Choosing the ideal electrical heating option to suit your requirements
There’s a wide range of electric heating types and choosing the right one – or ones – to suit your needs is important so as to be as comfortable as possible while not spending too much on unnecessary running costs. Whether tubular, fan, convection or halogen, there are electric heaters to suit most requirements.
Running certain types of electric heaters can be expensive compared to central heating, so care needs to be taken when analysing the choices.
These compact and tubular shaped heaters are particularly suited for prolonged heating of an area due to their very low running costs. They can cost as little as half a pence per hour depending on the type used; they’re usually available in power outputs ranging from 60 to 360W.
Tube heaters are popular in spaces such as conservatories to provide inexpensive background heat and frost protection. They can be plugged into a conventional mains socket or wired directly into the supply, and are available with various types of thermostatic controls and timer systems to efficiently and cost effectively heat a space.
Due to their compact dimensions (they’re often available in sizes ranging from 1 to 6 feet), tubular heaters take up far less space than other types of electric heater such as, say, an oil filled radiator. They can be grouped together in specially designed brackets if more than one is to be used.
A heating element is warmed up and the heat is distributed by a fan. They’re useful if instant heat is required as most other types of electric heater take a certain time to produce heat, but they’re noisy compared to the silent operation of tube heaters.
They’re also an expensive way of heating a space for a prolonged period and have limitations as to where they can be used – wet and humid conditions should definitely be avoided. They do pose a safety risk if not used properly and shouldn’t be left unattended.
A halogen element provides the heat.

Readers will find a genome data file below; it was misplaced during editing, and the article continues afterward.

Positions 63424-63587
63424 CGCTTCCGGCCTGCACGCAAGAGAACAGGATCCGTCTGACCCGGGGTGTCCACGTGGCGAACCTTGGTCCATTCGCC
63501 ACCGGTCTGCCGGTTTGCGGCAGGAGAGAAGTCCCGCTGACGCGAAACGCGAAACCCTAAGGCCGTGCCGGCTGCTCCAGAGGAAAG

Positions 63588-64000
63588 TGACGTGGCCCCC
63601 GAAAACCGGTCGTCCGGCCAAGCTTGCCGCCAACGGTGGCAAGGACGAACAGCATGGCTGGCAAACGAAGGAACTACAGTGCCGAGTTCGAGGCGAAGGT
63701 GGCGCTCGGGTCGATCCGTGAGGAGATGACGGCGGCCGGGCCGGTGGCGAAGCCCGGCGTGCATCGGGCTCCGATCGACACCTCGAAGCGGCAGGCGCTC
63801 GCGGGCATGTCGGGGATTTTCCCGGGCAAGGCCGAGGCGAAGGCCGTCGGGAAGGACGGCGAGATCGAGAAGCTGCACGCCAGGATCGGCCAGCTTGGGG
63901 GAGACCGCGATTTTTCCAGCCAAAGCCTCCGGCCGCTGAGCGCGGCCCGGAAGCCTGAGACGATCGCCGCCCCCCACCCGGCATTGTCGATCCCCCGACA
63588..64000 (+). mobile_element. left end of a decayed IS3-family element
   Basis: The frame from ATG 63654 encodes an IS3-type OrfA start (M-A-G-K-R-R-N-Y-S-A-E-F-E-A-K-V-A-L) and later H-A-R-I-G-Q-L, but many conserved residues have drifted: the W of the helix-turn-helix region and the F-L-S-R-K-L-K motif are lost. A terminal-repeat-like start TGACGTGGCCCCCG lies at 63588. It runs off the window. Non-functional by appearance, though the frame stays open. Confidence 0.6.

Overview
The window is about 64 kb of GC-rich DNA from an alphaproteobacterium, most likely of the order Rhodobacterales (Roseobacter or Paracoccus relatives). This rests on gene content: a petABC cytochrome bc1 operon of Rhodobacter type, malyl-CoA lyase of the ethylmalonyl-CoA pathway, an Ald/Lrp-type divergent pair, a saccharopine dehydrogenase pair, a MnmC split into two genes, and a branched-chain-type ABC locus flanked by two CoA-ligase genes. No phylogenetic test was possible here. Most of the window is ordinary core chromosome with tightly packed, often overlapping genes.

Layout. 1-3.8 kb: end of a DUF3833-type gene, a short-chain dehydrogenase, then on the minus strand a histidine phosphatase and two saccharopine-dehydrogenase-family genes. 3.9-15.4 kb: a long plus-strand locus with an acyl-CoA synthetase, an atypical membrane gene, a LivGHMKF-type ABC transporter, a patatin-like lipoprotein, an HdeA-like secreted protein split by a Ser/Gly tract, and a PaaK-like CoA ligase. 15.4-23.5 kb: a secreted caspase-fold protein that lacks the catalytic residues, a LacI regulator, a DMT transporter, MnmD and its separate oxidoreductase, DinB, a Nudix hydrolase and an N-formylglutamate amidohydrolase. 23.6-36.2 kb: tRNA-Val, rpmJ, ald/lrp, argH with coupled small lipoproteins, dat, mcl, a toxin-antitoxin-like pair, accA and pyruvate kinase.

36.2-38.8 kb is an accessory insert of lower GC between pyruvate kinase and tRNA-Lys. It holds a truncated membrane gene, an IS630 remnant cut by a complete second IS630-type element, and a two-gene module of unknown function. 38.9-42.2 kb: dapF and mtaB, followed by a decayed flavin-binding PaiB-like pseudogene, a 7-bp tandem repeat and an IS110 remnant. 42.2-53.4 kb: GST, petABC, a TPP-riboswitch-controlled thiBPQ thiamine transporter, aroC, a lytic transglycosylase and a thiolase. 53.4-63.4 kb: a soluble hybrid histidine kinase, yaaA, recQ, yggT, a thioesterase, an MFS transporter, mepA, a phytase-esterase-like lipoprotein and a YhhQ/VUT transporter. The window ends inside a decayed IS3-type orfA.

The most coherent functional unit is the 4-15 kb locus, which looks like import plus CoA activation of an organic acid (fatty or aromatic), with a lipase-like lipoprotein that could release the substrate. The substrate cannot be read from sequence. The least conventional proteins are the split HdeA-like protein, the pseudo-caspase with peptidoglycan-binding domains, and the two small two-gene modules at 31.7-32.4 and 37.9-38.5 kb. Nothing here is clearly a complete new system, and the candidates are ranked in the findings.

They’re quite an inexpensive option but can only really be used to heat a localised area due to their lower heating output. They give off a lot of light which may help to psychologically give a feeling of warmth but can also be a drawback if excessive illumination in the area isn’t desirable.
A heating element heats the surrounding air which rises and circulates before being replaced by cooler air that is then heated up; the cycle continues until the air in a space is warmed up. They’re silent and reasonably quick acting although you may need to use them on a higher output setting to initially warm a room through, and this could rack up costs depending on how long you use them at these settings.
Similar to a convection heater but tend to be wall mounted. They’re mostly directly wired into the mains supply (they often form part of an electric central heating system) while a convection heater is usually portable and only plugs into a mains socket.
Uses electromagnetic radiation to create heat and direct it outwards via a shield. They’re good for quick heating of a localised area but would be a costlier option for prolonged use as they usually start at 500W output versions.
They’re popular for outdoor settings such as patios.
Usually oil filled, they look and act like the type of fixed radiator used in gas or oil central heating systems but are portable and plug into the mains. They work on a convection basis in that they heat cooler air nearby which rises and circulates to be replaced by more cool air that is heated up and the cycle continues; they’re generally heavier and sturdy so offer a safe to use portable heating option.
Many can be thermostatically controlled, but they’re slow to heat up and respond to adjustments in temperature.
An effective solution
Efficient and affordable background heating is often an ideal solution with perhaps a ‘top up’ from a more expensive to run option as and when needed. So for example, using very cheap to run and efficient tubular heaters with perhaps a convection heater to provide an occasional boost is often the best choice.